The worst of the Eight Hells is called Continuous Hell. It has the meaning of Continuous Suffering. Thus the name. (The Buddha)
This quote is the first thing that confronts the viewer watching infernal affairs, it is also the last thing that the film leaves him with. Infernal Affairs appears a straightforward cop drama, from the school that brought you Donnie Brasko. An undercover cop goes into the triads and a gangster moll goes into the police force. Both work their way through the organisations to the very top and then confront each other through a series of drug heists which end with the deaths of many policemen and gangsters. The convoluted nature of the plot is intrinsic to the suspense within the film- it is not neccessarily intrinsic to the points that the film makes. Infernal Affairs is a thriller and you can watch it as one- but it is also a piece that has an ideological point to make- it is a thriller and more than a thriller. As one review put it the film plays its plot with a straight bat and a straight face: what that review missed is that the reason the film does that is because it wants to say something about the world and about power.
At the beggining of the film we see a gangster boss telling some young men that they will go undercover in the police department for him. Sam finishes off by quoting an aphorism 'What thousands must die so that Caesar may become great'. In his view, he is Caesar and they are each one of the many thousands whose lives must be put in danger for him to create an empire. The rest of the film is in part a commentary on those words: Sam does not succeed in becoming great but others do through the application of that aphorism. They climb a ladder of corpses to the top. In a sense that is what both moles do. In a deeper sense Sam's failure to become the great gangster boss is caused because of his naive faith in human nature: he believes that all his subordinates will work with or for him, rather than seeking their own interest. Caesar was always watchful, Sam is not. But power is created by vicious violence and a disregard for others.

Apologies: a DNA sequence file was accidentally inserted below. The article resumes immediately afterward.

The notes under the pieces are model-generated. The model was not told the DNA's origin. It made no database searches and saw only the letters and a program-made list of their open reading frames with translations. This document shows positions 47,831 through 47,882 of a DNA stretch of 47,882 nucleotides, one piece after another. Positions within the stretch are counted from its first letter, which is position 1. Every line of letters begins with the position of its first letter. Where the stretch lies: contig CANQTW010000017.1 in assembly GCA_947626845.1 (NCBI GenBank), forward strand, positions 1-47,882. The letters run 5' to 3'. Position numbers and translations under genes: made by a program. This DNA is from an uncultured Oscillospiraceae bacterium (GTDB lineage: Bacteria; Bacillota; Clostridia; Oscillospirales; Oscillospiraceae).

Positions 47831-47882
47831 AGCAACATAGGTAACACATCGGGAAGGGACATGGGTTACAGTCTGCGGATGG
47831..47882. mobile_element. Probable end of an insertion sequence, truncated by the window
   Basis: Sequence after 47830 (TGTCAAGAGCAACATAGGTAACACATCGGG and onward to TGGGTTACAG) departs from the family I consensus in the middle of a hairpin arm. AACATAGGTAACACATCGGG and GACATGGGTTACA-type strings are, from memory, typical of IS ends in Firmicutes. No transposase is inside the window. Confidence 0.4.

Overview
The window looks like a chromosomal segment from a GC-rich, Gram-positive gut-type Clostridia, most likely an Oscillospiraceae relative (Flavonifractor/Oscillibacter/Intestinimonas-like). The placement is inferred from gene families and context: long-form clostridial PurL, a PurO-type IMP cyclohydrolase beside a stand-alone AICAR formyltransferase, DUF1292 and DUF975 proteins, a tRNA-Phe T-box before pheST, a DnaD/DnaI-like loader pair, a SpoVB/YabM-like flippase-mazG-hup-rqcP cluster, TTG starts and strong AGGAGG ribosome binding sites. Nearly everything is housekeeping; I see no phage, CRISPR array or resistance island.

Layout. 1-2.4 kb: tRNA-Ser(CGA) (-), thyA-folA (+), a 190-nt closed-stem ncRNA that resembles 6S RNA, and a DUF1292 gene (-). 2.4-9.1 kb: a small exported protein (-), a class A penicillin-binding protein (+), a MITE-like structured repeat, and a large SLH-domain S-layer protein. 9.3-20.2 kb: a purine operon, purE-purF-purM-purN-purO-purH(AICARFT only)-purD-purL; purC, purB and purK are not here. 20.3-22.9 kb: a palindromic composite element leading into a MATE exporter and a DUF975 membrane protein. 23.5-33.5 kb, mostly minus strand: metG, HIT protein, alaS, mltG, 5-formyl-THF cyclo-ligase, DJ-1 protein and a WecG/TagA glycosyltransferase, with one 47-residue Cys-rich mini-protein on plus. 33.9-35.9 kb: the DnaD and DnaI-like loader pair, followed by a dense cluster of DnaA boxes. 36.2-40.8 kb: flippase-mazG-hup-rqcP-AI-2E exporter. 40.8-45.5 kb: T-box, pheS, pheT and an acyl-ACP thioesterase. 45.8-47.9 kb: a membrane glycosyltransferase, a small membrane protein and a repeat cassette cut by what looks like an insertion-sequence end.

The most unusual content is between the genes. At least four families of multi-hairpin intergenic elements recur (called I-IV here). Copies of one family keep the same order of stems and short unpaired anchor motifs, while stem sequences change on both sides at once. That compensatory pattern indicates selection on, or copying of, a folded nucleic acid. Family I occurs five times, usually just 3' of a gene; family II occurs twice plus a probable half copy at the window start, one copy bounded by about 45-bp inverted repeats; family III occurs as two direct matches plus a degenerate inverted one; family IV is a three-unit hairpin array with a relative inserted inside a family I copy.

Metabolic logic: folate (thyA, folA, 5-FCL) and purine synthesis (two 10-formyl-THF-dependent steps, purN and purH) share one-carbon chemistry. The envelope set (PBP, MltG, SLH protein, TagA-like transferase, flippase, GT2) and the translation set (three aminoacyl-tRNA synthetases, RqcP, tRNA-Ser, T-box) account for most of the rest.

A second theme through the film is the police mole's wife's novel. She writes a novel but cannot work out whether the main character is good or bad. This concerns her. Good and bad are themes that run through the film: giving some characters legitimacy and others none. But as the policeman's wife's dilemma indicates, it is not so much good and bad actions that count for creating legitimacy in novels or real life, but good and bad characters. That is a matter of perception. Throughout the film, the gangster's mole in the police is in a better position than the policemen's mole in the gangsters because people believe him to be good. His power and power within the film come through the impression of legitimacy. A key weakness in Sam's power is that he is perceived to be bad. However promising a route to the top the Triads are, they are always vulnerable because of the perception in the wider community that to be a gangster is not good.
Power and its acquisition are central themes in the film. We are looking at the evolution of two structures the police and the gangsters and their relations to wider society. We see how viciousness cloaked by legitimacy is the way to the top. However, this doesn't marry very well with the proverb over the film. The proverb could be taken to describe the condition in which the policeman and the gangster live whilst being undercover. Both find the undercover role a difficult one to play: the undercover policeman because he desires to get out of the gangster world, the undercover gangster because he likes his modern apartment, pretty wife and prestigious job. I think though that it is not meant only to describe the nature of being undercover: the proverb also describes the moral of the film. I have described the acquisition of power- but Buddha describes the ends of power, the condition of power.
This film is not gentle to those who hold power. They must like Caesar be watchful for traitors. Moreover they must climb through corpses to a throne. Perhaps even further, they wreck relationships: the undercover gangster's relationship with his wife is imperrilled by the end of the film. They also live with a mark of Cain upon them. For a film so fascinated with power, Infernal Affairs is ultimately repulsed by power. Its argument is that power is in a sense hell: neither Sam nor the superintendent enjoys their power and for both it is a cause of their downfall. They both have to rely upon subordinates who have their own motivations. The only route from the top is down. But in another sense, you get the impression from the film that the heads of the powerful rest uneasily. The blood is in their fingernails and will not wash out: thus amongst the final frames of the film is a flashback to the admiration of the winner for the loser.
Buddha's proverb is central to this film and makes a deeply political film, deeply apolitical. The argument is the film is against the structures that it itself describes. If you must be Machiavellian to acheive political greatness, then is it worth it. In A Man for all Seasons, Sir Thomas More asks Richard Rich what value a man's soul has, the Attorney Generalship of Wales, the Chief Inspectorship of a Hong Kong police force. Infernal Affairs asks the same rhetorical question and has the same understood answer.